China launches one of 2 lab modules to join space station
China on Sunday launched one of two laboratory modules to complete its permanent orbiting space station.
The Wentian was launched from tropical Hainan Island with a large crowd of amateur photographers and space enthusiasts watching. Designed for science and biology experiments, the module lifted off on the Long March 5B remote 3 rocket, and spent roughly eight minutes in flight before it entered orbit, according to the official Xinhua News Agency.
A second lab module, called the Mengtian, is due to be launched in October, and both will join the Tiangong space station. Three astronauts are already living in the core module and will oversee the arrival and docking of the lab.
The launch is the third since the Chinese space station entered its construction phase. It was preceded by the Tianzhou-class cargo spacecraft and the Shenzhou-14 crewed spacecraft.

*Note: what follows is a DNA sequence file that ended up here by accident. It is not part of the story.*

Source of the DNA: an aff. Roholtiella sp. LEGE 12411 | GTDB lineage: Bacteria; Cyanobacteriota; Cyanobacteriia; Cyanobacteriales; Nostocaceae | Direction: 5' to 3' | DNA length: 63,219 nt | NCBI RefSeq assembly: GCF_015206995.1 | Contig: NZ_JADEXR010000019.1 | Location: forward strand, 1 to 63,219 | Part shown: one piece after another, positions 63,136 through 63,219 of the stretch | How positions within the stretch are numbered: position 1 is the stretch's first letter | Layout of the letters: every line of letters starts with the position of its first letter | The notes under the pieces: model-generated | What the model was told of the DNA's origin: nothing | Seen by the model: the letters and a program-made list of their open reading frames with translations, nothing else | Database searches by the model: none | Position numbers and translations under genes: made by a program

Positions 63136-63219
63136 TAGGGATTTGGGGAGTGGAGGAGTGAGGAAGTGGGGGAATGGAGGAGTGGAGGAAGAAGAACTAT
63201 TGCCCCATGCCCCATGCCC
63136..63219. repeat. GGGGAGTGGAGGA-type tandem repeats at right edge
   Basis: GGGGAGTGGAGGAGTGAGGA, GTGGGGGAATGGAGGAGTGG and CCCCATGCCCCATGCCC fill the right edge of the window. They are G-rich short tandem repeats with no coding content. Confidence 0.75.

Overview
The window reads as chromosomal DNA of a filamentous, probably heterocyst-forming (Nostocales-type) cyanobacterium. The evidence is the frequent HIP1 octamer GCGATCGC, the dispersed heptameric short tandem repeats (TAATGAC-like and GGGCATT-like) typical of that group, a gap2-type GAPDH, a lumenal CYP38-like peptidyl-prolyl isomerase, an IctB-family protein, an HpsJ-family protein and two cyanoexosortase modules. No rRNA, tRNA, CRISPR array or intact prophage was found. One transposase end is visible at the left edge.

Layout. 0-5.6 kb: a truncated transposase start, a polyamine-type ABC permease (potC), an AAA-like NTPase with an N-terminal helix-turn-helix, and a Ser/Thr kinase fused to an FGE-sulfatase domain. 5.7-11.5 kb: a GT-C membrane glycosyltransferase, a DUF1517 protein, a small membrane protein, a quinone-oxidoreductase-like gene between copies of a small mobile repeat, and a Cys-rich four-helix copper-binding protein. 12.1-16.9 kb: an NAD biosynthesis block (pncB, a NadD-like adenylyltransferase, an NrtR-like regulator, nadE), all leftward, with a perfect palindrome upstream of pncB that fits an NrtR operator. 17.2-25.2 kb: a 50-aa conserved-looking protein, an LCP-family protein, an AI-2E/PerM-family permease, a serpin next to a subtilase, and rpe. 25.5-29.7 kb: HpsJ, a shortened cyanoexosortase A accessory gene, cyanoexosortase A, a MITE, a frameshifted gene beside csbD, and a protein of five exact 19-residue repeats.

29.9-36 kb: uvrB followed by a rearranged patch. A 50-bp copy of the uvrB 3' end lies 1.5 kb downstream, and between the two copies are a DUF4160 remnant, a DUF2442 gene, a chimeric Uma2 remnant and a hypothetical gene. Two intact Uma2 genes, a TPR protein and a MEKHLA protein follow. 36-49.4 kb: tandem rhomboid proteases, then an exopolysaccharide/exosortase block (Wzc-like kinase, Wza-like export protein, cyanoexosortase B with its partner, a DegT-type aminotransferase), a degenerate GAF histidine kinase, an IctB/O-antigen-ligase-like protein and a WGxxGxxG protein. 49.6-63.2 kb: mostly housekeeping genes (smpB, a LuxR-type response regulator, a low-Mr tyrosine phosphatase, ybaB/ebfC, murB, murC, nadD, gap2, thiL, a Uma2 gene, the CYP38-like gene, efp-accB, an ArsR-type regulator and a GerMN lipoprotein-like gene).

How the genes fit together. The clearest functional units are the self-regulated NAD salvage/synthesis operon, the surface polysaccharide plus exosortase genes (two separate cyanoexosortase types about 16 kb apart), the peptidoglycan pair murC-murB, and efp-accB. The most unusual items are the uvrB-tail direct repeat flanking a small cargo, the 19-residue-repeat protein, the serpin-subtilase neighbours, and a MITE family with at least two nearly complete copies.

China's space program is run by the ruling Communist Party's military wing, the People's Liberation Army, prompting the U.S. to exclude it from the International Space Station. As a result, China largely had to work on its own in its Tiangong space station program, building and then abandoning two experimental stations before embarking on the latest iteration.
The 23-ton lab module is heavier than any other single-module spacecraft that is currently in space, according to the state-owned Global Times.
China's space program launched its first astronaut into orbit in 2003, making it only the third country to do so on its own after the former Soviet Union and the U.S.
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